Martin set to be Ireland's next taoiseach as government coalition deal agreed
Fianna Fail leader Micheal Martin is set to become Ireland’s next premier as a deal was struck to form a new coalition government.
The position of taoiseach will be rotated under the terms of the historic draft programme for government agreed by Mr Martin, current Irish premier and Fine Gael leader Leo Varadkar and Green Party leader Eamon Ryan.
Mr Martin is set to occupy the post until December 2022.
The three leaders have finalised the deal to form a coalition government more than four months on from February’s inconclusive general election.
The draft deal, which comes after two months of negotiations between the parties, will now have to be endorsed by their parliamentary teams, before being put to their respective memberships for approval.
It will be presented to the parliamentary parties at 5.30pm on Monday, however the outcome of votes among the wider memberships are not expected to be known until the end of next week.
The draft programme for government includes a national recovery plan to focus on repairing the economic damage sustained by the coronavirus pandemic.
The agreed text says Ireland is at a “defining moment”.
“We face urgent challenges which touch every community,” reads the document.
“In the space of a few short months our world has turned upside down.
“Lives have been lost and hearts broken, and our lives and livelihoods have been changed utterly. In striving together against something which threatens us all, we have shown we can surprise ourselves – adapting quickly, building new alliances and collaborating in ways we never expected.
“All to realise a common purpose: our common future.
“Covid-19 has presented the global community with a terrible set of challenges to add to the ongoing climate and biodiversity emergency.
“In this Programme for Government we are asserting our ambition to meet these challenges, repair the damage that has been inflicted by the pandemic, and take the renewed spirit arising from these challenging times and translate it into action.”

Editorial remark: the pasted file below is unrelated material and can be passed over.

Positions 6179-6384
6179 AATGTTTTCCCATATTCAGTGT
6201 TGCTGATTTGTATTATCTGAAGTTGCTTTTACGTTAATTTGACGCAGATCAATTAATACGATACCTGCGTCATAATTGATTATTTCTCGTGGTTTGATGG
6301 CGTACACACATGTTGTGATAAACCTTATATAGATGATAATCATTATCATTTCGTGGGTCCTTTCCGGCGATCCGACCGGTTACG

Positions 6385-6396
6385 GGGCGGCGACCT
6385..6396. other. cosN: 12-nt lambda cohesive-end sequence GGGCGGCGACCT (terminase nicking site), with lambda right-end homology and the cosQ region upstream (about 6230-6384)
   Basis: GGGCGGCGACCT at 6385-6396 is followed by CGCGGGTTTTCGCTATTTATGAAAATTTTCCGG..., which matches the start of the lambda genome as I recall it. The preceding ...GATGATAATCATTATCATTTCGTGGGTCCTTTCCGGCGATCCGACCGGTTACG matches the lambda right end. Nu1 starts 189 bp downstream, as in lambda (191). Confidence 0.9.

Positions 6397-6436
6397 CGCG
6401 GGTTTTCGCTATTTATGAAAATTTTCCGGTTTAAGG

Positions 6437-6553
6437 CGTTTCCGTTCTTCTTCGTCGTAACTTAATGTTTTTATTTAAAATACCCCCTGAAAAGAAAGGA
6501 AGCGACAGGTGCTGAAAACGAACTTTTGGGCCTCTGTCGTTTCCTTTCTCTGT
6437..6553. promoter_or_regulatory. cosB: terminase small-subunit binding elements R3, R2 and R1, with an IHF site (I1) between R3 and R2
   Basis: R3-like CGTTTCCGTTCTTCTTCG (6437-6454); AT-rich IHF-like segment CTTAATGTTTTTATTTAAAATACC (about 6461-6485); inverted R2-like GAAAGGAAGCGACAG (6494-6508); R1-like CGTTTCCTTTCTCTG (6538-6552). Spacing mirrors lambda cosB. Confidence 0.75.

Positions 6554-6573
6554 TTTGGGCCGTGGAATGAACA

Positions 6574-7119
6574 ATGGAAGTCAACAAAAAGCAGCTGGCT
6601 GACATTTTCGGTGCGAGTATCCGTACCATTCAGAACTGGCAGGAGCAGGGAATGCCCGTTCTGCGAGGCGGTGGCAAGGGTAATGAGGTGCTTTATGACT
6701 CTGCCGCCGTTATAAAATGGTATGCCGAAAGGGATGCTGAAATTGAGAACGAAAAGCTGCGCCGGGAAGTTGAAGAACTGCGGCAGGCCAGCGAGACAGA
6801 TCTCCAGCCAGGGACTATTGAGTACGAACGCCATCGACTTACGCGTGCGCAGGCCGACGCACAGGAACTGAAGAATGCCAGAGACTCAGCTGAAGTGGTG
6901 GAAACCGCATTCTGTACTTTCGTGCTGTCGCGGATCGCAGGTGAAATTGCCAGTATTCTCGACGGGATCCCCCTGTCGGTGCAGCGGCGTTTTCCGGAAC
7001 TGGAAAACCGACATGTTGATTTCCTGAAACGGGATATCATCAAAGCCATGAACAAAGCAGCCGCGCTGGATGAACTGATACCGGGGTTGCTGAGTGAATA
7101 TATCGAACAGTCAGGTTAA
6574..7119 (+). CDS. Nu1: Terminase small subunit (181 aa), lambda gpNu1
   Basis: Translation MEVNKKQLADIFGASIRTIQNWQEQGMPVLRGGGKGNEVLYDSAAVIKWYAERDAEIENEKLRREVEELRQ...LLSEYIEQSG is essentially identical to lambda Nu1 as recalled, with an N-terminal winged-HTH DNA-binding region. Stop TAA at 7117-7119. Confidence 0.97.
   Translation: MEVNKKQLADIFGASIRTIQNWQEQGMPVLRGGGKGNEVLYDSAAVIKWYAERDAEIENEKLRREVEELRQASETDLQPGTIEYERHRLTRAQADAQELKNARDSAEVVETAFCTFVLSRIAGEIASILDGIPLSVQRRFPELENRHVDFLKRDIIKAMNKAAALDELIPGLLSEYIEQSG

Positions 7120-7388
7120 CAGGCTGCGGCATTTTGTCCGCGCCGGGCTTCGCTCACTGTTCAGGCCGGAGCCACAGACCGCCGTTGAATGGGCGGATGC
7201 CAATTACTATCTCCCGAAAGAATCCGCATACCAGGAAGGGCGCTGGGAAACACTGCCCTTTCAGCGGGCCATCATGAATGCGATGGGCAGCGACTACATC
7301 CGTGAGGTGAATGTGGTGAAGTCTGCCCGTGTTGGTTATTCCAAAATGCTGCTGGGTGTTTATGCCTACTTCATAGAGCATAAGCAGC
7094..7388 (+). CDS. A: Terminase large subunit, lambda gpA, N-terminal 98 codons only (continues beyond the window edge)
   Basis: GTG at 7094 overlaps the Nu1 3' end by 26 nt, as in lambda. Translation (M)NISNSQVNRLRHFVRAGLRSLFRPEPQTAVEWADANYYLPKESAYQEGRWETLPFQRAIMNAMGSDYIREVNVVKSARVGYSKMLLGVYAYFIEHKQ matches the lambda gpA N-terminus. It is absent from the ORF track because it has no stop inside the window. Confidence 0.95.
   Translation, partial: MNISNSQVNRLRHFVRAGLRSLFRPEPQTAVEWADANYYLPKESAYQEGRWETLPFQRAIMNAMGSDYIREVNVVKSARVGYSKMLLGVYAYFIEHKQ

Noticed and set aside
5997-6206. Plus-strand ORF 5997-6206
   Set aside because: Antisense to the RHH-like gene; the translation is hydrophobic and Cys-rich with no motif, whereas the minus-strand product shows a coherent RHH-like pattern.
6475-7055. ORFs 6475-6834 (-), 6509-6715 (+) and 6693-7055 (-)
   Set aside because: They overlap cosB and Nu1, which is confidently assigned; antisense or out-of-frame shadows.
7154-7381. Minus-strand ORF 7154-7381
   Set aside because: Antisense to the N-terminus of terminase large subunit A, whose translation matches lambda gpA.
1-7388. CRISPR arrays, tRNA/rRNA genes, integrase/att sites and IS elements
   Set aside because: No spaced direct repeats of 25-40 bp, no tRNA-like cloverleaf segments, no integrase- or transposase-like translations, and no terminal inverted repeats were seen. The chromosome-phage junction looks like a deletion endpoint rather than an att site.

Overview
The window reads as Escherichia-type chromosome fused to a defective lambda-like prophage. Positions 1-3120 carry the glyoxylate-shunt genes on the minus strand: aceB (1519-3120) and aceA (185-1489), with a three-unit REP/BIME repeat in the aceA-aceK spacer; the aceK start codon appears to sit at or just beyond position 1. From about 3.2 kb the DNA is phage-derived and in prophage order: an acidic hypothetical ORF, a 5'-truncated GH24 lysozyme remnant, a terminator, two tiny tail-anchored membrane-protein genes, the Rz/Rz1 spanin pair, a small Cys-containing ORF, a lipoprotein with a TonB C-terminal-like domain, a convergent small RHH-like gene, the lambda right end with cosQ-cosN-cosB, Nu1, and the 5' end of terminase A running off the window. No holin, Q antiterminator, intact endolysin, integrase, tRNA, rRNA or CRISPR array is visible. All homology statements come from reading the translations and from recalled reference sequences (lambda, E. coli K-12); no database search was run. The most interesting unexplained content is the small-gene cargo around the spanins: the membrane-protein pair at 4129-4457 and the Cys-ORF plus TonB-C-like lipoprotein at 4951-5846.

Mr Varadkar confirmed on Monday morning that the position of taoiseach would be rotated and he indicated Mr Martin would be the first incumbent.
The Fine Gael leader said he had not decided what post he would assume in the new cabinet.
Fianna Fail won the most seats in the election with 38, to Sinn Fein’s 37 and Fine Gael’s 35. The Greens won 12.
Sinn Fein won the popular vote but its efforts to form a left-wing coalition government foundered, as it was unable to secure the requisite 80 seats to secure a majority in the Dail parliament.
Fianna Fail and Fine Gael – parties that have been historic foes since their formation from opposing sides of Ireland’s Civil War of the 1920s – are now set to enter government together for the first time.
The Greens have been persuaded to be the third party in the coalition – thus securing a working majority – after negotiating a number of environmental concessions in the draft programme for government.
“This is an agreement that, from my point of view and certainly from the point of view of the country, is going to be a good one and one that is very much in line with Fine Gael’s values and principles,” Mr Varadkar said as he attended an event in Dublin on Monday morning.
The draft government will also see a plan to increase the state pension age to 67 deferred pending the outcome of a commission to examine the issue.
There will also be no increase in income tax or the Universal Social Charge in the next Budget.
The Greens have demanded a commitment to cut carbon emissions by 7% annually over the five years of the government and also a ban on the importation of gas extracted by fracking.
Mr Varadkar, who has continued as taoiseach since the election, added: “It’s a good package overall. Now we need to make it happen.”
Speaking outside Government Buildings in Dublin on Monday, Mr Martin said: “The major issues have been resolved and obviously we’ll present the programme for government to our parliamentary parties, that’s important, and then out to the membership for ballot.
“But I think the programme as it’s now formulated does represent a significant new departure in terms of public policy, particularly in relation to housing, health, education and climate change itself, because I think it is important.”
Mr Ryan said commitments in the programme would only be valuable if they were delivered on.
“I think people get over the top in terms of ‘we got this line in a programme’ – you’ve got to actually deliver it,” he said.
“Now having the programme gives us the opportunity to try and do it, so that’s what they are voting on.
“It’s the chance to deliver for the Irish people as best we can.”
The programme stated that it was possible to bring together the “best thinking from three distinct parties, who differ fundamentally in terms of history”.
“It creates a vision for reform and renewal that can help Ireland recover and thrive,” it added.
“It will not be easy and this programme does not offer easy solutions.
“Not everything will be achieved within the lifetime of this Government. But as we begin to make some transformative changes for our country we recognise that these steps have the potential to deliver radical change.
“This Government will be a genuine partnership between all involved and the policies outlined reflect a shared desire to work together and a mutual respect for each other’s policies, beliefs and values.”